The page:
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Tuesday, April 21, 2015: Section 8 historian, NYSSWA aide Jack White dies

   Leading off today: Jack White, who literally wrote the book on Nassau County high school sports and was a godsend to reporters in search of historical data and obscure trivia, died over the weekend of an apparent heart attack in his Hicksville home. He was 70 years old.

   He was one of the behind-the-scenes advisers regularly assisting the New York State Sportswriters Association with weekly rankings, all-star selections and maintaining records. Most recently, he and Andy Slawson worked together to produce Long Island football rankings incorporated into our statewide ratings.

   "He was like a brother to me," Slawson said Monday.

   White, known to many as "Jake," was closely identified with Garden City High School, where he retired from teaching in 2000 and attended nearly every football, basketball and lacrosse game for half a century, but his expertise extended to all of Nassau County and even beyond.

   His "Section 8, Nassau County Sports Record Book," published in 1987, was the definite guide to the county's high school sports history as he made use of a vast personal collection of results and statistics to acknowledge every team and individual champion.

   "There has never been a more knowledgeable person about Nassau sports than Jack White," former Newsday sports reporter Mike Candel told the paper. "He was the absolute most reliable source I ever had. He was accurate, he had details and he was always, always willing to help."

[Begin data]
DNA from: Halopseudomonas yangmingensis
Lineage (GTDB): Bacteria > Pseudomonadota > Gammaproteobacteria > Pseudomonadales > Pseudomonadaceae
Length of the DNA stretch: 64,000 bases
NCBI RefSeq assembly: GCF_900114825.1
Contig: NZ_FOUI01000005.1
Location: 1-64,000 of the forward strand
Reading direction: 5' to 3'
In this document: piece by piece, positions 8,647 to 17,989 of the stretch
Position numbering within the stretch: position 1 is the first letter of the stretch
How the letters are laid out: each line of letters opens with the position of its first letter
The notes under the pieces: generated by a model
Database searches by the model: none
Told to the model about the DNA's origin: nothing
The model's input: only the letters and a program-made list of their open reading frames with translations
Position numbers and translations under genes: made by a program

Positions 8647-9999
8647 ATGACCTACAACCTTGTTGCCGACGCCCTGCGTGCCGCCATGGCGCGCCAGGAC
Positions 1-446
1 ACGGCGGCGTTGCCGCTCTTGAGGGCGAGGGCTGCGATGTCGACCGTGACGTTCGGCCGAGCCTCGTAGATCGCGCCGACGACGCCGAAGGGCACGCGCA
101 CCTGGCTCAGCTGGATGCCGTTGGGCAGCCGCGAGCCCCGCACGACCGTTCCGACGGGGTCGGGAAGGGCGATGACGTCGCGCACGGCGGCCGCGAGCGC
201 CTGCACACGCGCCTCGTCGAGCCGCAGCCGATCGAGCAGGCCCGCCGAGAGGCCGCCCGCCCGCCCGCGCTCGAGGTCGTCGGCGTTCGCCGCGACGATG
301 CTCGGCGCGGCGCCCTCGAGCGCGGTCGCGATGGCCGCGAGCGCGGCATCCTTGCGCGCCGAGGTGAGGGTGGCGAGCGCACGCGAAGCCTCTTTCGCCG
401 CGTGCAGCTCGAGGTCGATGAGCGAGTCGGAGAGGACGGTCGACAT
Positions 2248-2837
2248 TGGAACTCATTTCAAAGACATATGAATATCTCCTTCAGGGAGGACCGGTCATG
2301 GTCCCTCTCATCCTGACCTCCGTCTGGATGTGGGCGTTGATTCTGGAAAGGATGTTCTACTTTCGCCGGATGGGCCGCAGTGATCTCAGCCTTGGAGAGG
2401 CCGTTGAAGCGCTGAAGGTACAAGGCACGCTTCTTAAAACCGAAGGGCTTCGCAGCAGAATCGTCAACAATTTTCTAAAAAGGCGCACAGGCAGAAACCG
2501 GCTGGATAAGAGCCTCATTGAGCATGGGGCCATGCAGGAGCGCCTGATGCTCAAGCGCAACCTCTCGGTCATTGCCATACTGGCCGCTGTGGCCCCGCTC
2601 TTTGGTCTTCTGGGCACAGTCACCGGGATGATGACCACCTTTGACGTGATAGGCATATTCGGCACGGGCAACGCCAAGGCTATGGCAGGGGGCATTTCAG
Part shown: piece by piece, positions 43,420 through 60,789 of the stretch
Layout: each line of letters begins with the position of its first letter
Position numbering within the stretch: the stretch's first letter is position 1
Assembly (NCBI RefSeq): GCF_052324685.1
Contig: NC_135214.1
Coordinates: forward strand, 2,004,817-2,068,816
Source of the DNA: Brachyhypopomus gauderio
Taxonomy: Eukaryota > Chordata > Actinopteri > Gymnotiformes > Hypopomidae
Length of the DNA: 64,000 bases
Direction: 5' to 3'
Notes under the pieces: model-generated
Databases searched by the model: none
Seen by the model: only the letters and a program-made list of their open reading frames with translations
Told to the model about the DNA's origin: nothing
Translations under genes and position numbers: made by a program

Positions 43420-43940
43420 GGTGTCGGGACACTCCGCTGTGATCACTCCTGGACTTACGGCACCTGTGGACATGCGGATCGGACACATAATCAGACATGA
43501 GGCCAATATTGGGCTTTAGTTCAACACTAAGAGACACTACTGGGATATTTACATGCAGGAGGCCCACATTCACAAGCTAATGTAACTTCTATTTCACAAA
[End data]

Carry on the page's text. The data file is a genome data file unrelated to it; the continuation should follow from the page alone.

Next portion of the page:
Said Garden City football coach Tom Flatley: "Every Monday morning he'd walk in with the football stats for the coaches, with a positive comment or an intelligent question. If you wanted to know something, you'd go to Jake. He can't be replaced."

   Funeral arrangements were still pending as of early Tuesday.

   A wild one: Hoosick Falls coach Chris Farley summed up Monday's game vs. Cambridge perfectly.

   "This is softball in New York in April," Farley told the Bennington Banner. "It's windy for both sides, they can't use it as an excuse, both teams are in the same conditions."

   Ralling from an 8-1 deficit by scoring 14 times in the bottom of the second, Hoosick Falls clawed its way to a 22-19 win.

   The Panthers sent 20 batters to the plate in the second inning. Hoosick Falls plated 10 runs after there were two outs in the inning.

   Earlier this month, Hoosick Falls scored eight runs in the top of the seventh to wipe out an 8-3 deficit and win.

   "Yeah, it was ugly, but we came back and hit and they realized if they hit and played some defense we could win this game," Farley said.

   Lizza Ryan was 3-for-5 with three runs scored, while Maddy Ryan was 4-for-5 with three RBI.

   Progress report: Classes AA and A of the NYSSWA boys all-state basketball team will be released Thursday at 10 a.m.

   Also, work is progressing on the girls basketball team. In a perfect world, we'll have that completed by late next week, though I'm still waiting on nominations from a couple of helpers.